NPR reports it has sued the United States Department of Defense to force the agency to release documents that could reveal possible civilian casualties that occurred during the Oct. 2019 raid that caused the death of Islamic State leader Abu Bakr al-Baghdadi.
In 2019, after an order was given for a helicopter to fire on enemy combatants, the media station reported that two civilians were killed. Last year, the Pentagon declared the civilians in question as enemy combatants, preventing any aid that would otherwise go to a family whose kin had died due to a U.S. attack abroad.
But NPR maintains that the Pentagon has provided no evidence proving the men were enemy combatants. On Wednesday, NPR filed its lawsuit.
“The records regarding civilian harm sought by the Requests are essential for ensuring transparency and accountability for the actions taken by the U.S. government. The public interest at stake in the release of these documents is of the utmost importance,” the lawsuit stated.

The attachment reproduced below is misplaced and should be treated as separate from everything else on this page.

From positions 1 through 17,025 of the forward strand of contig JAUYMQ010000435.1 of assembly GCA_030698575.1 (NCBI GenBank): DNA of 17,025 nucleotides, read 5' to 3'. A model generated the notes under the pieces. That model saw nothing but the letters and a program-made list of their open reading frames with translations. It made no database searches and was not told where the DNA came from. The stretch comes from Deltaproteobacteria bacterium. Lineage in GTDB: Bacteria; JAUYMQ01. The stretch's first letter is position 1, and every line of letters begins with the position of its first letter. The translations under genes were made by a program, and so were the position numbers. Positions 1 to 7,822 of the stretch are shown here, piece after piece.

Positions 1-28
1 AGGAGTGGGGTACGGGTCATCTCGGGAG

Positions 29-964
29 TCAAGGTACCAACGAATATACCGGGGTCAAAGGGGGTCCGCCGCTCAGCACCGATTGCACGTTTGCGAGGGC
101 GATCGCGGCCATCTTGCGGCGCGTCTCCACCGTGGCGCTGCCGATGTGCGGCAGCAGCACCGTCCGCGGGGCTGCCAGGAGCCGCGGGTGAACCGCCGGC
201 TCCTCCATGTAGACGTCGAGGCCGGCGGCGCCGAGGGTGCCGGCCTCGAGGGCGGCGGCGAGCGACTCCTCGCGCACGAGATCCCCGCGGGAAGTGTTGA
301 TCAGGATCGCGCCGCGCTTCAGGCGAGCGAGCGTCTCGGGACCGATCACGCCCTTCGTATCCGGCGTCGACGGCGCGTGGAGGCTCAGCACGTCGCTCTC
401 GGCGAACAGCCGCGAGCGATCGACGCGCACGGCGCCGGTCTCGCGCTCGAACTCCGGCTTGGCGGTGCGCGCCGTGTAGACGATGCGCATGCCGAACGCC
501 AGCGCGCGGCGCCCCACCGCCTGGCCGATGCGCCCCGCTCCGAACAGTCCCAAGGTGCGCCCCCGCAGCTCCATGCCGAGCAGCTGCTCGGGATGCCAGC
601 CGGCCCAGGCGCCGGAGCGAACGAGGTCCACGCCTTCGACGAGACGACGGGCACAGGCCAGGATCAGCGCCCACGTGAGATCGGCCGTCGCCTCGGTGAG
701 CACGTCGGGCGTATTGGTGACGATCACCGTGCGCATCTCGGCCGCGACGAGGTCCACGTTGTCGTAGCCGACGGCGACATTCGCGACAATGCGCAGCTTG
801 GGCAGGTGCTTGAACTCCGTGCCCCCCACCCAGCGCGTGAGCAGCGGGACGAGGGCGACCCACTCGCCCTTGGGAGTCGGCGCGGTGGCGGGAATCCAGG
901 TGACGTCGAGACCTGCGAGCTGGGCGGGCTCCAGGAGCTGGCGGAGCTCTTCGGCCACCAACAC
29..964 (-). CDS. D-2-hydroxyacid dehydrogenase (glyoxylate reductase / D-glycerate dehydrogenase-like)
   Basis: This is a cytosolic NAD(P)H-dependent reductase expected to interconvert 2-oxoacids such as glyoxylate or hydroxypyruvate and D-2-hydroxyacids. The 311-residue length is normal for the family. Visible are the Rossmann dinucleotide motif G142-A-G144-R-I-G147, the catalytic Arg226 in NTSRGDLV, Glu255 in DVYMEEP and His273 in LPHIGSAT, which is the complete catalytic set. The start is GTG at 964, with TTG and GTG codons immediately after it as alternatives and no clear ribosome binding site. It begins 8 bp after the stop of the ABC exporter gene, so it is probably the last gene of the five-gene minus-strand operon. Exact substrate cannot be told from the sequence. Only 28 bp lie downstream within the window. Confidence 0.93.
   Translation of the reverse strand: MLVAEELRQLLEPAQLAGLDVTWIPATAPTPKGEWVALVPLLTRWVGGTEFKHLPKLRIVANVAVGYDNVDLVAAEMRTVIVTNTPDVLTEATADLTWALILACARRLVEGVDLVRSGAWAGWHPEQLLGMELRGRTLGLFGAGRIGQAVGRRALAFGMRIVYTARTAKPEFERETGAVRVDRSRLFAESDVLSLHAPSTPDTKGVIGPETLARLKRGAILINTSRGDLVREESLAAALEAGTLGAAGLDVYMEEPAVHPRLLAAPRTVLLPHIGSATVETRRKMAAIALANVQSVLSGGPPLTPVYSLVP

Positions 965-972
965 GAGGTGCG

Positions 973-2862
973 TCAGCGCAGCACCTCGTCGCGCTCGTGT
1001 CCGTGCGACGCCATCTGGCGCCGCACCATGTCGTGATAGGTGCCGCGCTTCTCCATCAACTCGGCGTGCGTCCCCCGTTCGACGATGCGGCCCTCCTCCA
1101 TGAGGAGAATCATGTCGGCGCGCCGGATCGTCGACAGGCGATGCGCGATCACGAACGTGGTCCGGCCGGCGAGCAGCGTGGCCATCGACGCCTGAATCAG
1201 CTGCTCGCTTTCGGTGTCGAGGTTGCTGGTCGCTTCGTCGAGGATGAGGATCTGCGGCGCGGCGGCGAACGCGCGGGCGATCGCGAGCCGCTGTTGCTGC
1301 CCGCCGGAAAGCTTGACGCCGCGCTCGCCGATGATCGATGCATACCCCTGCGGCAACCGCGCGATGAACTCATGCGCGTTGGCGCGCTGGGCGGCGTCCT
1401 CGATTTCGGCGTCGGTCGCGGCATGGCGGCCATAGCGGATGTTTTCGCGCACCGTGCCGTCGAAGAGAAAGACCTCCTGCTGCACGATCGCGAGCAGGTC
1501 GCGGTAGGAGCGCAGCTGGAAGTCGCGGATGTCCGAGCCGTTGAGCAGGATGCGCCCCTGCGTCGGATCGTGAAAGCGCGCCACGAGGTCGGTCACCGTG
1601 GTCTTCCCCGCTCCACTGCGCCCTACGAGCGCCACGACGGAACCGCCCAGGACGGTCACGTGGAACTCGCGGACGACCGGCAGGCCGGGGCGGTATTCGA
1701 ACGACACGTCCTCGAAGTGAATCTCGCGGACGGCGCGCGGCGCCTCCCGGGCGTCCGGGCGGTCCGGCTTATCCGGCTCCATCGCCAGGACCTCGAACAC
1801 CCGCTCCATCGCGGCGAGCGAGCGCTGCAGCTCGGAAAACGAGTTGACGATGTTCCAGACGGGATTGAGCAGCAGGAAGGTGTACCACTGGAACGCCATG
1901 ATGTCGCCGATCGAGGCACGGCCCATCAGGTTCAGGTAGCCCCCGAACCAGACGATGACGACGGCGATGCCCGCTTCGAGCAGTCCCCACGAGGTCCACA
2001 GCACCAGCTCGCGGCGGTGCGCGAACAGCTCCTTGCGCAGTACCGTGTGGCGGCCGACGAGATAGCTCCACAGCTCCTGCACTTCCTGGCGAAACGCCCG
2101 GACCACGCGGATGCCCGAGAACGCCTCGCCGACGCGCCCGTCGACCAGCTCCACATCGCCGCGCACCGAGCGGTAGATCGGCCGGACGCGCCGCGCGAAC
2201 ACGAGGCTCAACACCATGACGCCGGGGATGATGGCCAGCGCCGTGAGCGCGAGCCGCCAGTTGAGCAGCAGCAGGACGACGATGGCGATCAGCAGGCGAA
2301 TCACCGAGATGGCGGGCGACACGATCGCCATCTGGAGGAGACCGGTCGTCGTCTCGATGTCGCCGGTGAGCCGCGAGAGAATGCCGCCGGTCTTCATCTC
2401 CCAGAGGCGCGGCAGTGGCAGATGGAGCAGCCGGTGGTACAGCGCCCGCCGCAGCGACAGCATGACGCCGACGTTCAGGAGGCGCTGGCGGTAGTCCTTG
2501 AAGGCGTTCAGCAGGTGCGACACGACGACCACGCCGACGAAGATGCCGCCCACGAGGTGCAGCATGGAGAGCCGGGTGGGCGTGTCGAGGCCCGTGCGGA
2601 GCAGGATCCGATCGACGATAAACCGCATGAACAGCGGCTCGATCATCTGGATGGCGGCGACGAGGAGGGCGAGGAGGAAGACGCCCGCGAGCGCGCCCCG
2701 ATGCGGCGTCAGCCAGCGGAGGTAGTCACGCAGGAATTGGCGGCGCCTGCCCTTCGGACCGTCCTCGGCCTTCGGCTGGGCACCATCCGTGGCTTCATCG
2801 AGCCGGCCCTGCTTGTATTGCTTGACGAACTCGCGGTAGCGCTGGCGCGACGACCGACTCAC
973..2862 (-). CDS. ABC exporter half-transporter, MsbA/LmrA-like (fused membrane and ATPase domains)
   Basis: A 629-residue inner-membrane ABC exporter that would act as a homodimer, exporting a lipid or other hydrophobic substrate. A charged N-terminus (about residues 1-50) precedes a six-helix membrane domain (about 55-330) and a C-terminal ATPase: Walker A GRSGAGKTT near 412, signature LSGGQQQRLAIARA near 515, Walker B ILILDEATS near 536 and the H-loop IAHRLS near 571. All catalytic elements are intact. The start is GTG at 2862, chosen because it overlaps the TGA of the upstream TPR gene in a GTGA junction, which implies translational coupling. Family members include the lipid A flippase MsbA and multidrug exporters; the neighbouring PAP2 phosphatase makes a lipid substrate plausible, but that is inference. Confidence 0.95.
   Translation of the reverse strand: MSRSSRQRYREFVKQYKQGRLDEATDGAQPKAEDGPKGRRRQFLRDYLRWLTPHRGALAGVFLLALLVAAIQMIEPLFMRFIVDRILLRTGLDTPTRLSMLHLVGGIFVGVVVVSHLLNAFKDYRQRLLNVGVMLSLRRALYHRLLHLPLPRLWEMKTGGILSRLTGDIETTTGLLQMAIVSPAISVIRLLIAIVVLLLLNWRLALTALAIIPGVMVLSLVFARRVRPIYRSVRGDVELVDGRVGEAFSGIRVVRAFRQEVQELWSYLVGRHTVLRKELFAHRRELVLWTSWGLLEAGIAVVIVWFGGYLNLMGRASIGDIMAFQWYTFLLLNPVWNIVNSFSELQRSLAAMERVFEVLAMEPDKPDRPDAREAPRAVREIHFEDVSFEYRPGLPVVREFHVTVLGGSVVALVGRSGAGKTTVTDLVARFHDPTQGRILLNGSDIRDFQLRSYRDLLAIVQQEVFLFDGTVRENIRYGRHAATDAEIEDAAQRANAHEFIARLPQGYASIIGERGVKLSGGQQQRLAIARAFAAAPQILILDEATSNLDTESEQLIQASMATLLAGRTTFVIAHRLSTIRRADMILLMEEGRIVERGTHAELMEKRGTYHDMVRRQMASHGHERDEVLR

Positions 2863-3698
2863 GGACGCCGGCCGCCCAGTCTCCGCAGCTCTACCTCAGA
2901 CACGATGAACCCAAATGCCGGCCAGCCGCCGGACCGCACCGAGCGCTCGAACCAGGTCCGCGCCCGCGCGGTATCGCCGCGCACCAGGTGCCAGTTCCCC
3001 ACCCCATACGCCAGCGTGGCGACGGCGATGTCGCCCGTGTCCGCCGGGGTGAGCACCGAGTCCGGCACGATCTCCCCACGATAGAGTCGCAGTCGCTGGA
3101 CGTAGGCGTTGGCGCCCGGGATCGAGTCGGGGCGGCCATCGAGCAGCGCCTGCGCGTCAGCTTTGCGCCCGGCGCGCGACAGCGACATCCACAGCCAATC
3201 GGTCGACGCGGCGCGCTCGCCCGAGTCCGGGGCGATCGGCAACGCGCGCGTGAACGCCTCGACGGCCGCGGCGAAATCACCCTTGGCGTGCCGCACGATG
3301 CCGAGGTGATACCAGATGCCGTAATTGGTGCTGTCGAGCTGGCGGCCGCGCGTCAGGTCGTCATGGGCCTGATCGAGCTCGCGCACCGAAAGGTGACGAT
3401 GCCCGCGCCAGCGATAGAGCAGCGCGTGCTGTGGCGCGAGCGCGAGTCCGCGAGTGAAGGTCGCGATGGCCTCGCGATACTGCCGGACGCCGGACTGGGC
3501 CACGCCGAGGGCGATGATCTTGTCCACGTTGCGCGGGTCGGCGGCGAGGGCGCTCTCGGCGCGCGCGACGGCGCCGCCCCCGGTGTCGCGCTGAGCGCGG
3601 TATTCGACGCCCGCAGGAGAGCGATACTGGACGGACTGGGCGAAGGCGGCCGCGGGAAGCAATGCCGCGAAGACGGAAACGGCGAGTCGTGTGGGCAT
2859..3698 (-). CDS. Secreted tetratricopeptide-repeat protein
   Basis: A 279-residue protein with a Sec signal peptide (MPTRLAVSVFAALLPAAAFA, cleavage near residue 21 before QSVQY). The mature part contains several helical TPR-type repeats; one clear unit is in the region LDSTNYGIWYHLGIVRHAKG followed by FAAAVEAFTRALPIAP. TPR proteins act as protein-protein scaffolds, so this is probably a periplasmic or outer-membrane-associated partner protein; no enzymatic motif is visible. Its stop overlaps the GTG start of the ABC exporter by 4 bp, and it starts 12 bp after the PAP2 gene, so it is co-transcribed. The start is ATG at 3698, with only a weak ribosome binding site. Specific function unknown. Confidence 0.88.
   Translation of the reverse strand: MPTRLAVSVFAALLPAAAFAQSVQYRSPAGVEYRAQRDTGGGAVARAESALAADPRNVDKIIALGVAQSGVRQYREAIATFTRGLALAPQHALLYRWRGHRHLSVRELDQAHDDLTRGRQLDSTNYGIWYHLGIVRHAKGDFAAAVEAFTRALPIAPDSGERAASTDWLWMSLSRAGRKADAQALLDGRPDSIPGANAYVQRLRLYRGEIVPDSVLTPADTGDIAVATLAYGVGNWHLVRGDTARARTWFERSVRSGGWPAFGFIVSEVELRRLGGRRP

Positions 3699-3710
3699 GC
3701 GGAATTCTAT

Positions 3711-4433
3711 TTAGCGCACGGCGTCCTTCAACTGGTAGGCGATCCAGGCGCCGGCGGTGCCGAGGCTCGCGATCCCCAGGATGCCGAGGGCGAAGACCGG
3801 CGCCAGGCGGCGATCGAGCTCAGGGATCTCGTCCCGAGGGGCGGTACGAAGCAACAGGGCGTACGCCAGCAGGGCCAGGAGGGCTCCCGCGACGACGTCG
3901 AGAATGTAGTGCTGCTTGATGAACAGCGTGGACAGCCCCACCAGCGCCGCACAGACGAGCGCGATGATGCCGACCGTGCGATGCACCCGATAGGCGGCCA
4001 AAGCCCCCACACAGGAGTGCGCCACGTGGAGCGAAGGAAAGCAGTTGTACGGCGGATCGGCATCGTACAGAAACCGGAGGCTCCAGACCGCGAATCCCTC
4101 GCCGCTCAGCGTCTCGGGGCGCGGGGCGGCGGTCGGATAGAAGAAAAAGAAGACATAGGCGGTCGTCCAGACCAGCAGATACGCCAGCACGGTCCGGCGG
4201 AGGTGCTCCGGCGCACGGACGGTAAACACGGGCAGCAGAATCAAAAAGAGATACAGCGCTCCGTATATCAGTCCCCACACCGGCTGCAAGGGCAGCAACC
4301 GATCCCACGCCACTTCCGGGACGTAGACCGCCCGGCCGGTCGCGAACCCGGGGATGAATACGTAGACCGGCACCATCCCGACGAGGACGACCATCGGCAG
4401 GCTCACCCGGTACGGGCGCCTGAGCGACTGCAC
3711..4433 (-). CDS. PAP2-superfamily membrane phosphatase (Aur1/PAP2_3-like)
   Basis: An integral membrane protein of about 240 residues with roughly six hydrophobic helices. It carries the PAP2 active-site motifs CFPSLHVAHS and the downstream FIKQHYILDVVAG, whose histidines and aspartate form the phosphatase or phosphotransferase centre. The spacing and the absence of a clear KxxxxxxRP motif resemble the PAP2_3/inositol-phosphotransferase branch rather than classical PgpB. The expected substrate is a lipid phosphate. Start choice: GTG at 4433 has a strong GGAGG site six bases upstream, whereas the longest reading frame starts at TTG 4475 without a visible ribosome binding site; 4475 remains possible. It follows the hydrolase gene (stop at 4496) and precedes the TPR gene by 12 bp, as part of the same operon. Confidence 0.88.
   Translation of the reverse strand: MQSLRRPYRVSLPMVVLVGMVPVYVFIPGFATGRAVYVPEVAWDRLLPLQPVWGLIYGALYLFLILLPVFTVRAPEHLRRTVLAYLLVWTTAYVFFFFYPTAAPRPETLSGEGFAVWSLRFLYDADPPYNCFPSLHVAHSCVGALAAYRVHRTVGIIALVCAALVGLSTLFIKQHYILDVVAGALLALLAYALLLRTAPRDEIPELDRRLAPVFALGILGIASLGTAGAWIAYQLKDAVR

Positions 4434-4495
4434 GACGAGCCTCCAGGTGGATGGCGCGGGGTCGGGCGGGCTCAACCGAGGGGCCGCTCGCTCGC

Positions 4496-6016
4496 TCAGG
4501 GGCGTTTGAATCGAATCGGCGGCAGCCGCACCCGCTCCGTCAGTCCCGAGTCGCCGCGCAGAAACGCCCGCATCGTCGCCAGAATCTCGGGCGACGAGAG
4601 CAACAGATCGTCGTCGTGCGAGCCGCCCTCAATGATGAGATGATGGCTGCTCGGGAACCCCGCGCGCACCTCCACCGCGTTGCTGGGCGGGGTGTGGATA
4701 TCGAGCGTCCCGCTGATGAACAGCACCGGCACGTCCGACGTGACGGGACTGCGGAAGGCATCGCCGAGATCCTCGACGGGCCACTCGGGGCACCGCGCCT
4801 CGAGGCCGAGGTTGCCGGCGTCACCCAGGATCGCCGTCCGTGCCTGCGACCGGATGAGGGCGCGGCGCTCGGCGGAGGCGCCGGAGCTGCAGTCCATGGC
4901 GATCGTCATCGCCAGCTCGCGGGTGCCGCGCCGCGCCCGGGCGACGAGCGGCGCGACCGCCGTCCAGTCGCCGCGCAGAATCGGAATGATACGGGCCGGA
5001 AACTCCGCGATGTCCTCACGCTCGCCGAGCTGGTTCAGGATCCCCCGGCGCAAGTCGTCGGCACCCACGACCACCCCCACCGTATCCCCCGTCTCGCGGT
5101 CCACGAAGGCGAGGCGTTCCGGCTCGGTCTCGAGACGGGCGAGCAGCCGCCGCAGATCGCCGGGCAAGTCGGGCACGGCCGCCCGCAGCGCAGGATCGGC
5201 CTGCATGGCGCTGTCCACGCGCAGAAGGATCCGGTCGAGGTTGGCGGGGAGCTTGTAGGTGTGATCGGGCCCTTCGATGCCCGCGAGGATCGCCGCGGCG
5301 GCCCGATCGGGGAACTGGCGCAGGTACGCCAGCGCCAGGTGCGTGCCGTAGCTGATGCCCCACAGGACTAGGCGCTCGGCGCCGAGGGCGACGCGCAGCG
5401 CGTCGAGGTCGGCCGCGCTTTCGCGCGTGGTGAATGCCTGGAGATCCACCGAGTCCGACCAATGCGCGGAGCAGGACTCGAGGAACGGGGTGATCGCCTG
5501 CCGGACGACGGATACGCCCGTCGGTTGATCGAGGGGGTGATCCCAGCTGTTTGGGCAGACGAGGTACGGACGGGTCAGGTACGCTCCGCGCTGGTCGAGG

So far, no Pentagon spokesperson has responded to the suit.
The lawsuit adds that "U.S. Central Command has a documented history of overlooking civilian deaths and injuries until challenged by the media. The records sought in this Request, which pertain to yet another air strike where CENTCOM may have undercounted civilian deaths, are of vital public importance."
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